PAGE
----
Jennifer A. Doudna and Emmanuelle Charpentier were awarded the 2020 Nobel Prize for Chemistry for their discovery of a technology, described by the Nobel Committee as “Genetic scissors: a tool for rewriting the code of life”. CRISPR (a wisely chosen acronym for Clustered Regularly Interspaced Short Palindromic Repeats) in combination with the enzyme Cas9 (CRISPR-associated protein 9), is a new breakthrough technology that can target a section of DNA, literally cut out a sequence of interest and insert a new sequence in its stead that is then incorporated during the process of DNA repair. There is no doubt that CRISPR/Cas9 represents a watershed moment in science, and applications for therapeutics and even cures of disorders once thought incurable are on the horizon. The Nobel Committee appropriately describes CRISPR as a “technology has had a revolutionary impact on the life sciences, is contributing to new cancer therapies and may make the dream of curing inherited diseases come true.”
In a publication by Ma et al. (Nature, 2017), researchers were able to take human preimplantation embryos and cut out and replace a disease-causing pathogenic variant, using the CRISPR/Cas9 gene-editing tool.
In anticipation of a fast-paced research trajectory, The American Society of Human Genetics (ASHG) brought together an international workgroup that included representatives from the following organizations
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The following positions are stated in this document:
(1) At this time, given the nature and number of unanswered scientific, ethical, and policy questions, it is inappropriate to perform germline gene editing that culminates in human pregnancy. (2) Currently, there is no reason to prohibit in vitro germline genome editing on human embryos and gametes, with appropriate oversight and consent from donors, to facilitate research on the possible future clinical applications of gene editing. (3) There should be no prohibition on making public funds available to support this research. (4) Future clinical application of human germline genome editing should not proceed unless, at a minimum, there is (a) a compelling medical rationale, (b) an evidence base that supports its clinical use, (c) an ethical justification, and (d) a transparent public process to solicit and incorporate stakeholder input.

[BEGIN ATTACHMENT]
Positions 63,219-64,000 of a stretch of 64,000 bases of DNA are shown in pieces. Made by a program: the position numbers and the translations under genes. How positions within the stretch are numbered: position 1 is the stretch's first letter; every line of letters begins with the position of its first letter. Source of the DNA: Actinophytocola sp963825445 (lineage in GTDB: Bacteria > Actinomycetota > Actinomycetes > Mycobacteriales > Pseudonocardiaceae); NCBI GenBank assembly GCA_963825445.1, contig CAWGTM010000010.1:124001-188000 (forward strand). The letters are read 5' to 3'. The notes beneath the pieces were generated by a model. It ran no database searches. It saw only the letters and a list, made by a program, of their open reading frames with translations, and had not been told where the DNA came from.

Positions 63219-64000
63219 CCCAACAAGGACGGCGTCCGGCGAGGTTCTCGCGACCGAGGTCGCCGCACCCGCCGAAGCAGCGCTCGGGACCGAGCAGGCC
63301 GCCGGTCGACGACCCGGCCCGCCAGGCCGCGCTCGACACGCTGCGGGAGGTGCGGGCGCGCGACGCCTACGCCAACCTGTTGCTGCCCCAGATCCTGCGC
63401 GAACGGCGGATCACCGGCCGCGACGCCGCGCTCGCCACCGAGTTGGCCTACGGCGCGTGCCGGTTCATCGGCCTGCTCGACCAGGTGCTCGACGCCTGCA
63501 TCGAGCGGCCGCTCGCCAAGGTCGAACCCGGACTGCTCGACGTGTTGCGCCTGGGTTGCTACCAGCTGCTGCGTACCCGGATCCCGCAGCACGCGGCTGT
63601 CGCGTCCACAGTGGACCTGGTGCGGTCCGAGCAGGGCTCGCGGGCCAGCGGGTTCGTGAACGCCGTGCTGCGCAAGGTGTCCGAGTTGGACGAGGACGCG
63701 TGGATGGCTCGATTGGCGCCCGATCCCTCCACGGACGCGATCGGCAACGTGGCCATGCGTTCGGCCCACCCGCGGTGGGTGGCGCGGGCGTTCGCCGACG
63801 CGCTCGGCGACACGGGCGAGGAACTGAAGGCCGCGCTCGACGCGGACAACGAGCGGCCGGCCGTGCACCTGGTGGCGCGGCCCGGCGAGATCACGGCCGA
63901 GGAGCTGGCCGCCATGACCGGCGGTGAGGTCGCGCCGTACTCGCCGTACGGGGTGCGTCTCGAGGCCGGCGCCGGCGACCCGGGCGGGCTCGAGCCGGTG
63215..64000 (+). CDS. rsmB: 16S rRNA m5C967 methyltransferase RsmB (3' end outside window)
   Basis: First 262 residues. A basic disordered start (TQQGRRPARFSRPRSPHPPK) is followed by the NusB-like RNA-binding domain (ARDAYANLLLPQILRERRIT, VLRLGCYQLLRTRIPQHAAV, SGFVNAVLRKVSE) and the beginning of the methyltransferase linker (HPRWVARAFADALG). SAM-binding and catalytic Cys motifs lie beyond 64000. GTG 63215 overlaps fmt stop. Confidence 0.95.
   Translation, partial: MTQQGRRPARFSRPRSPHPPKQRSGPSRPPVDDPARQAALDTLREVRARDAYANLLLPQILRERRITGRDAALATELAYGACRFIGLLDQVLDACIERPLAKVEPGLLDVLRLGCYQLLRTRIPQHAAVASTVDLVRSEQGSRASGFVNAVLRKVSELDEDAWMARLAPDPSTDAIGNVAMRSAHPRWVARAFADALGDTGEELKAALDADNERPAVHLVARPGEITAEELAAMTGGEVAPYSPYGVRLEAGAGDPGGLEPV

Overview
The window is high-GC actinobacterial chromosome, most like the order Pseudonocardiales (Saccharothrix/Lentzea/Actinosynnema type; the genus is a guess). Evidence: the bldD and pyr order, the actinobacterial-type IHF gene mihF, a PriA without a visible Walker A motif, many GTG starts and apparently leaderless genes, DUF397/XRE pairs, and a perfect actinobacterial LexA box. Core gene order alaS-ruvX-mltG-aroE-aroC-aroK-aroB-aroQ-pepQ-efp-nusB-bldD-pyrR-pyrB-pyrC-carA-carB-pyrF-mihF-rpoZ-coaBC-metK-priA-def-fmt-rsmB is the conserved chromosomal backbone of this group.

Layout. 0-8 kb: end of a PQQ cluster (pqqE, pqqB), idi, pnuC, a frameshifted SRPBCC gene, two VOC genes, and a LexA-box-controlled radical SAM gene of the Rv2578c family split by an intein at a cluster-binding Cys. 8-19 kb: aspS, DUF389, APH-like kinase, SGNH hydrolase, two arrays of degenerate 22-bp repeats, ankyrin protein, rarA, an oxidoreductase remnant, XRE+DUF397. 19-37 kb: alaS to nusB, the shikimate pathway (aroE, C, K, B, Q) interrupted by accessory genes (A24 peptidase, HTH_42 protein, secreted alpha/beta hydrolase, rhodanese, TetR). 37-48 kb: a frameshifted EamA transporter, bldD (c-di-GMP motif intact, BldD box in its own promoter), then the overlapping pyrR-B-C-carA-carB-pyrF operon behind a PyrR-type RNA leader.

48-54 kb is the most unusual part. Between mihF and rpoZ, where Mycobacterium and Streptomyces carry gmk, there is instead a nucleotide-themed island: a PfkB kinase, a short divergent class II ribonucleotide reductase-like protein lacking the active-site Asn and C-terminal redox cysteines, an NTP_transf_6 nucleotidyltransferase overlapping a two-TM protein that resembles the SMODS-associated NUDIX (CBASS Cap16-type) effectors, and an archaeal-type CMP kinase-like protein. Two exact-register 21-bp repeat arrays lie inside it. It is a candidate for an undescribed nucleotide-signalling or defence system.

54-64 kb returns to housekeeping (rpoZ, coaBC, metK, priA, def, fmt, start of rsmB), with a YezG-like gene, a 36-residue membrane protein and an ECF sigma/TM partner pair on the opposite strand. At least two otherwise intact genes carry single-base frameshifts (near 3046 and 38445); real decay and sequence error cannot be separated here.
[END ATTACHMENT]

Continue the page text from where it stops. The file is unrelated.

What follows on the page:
The ObG Project highly recommends you join the almost 2-million people who have viewed Dr. Jennifer Doudna’s TED talk. As a co-inventor of CRISPR/Cas9, she explains this groundbreaking technology in less than 20 minutes and makes the case for why this research must be done within an ethical framework.
How CRISPR lets us edit our DNA | Jennifer Doudna
Correction of a pathogenic gene mutation in human embryos
ASHG Position Statement: Human Germline Genome Editing
Review: Development and Applications of CRISPR-Cas9 for Genome Engineering
Review: CRISPR-Based Technologies for the Manipulation of Eukaryotic Genomes
Development of CRISPR as an Antiviral Strategy to Combat SARS-CoV-2 and Influenza
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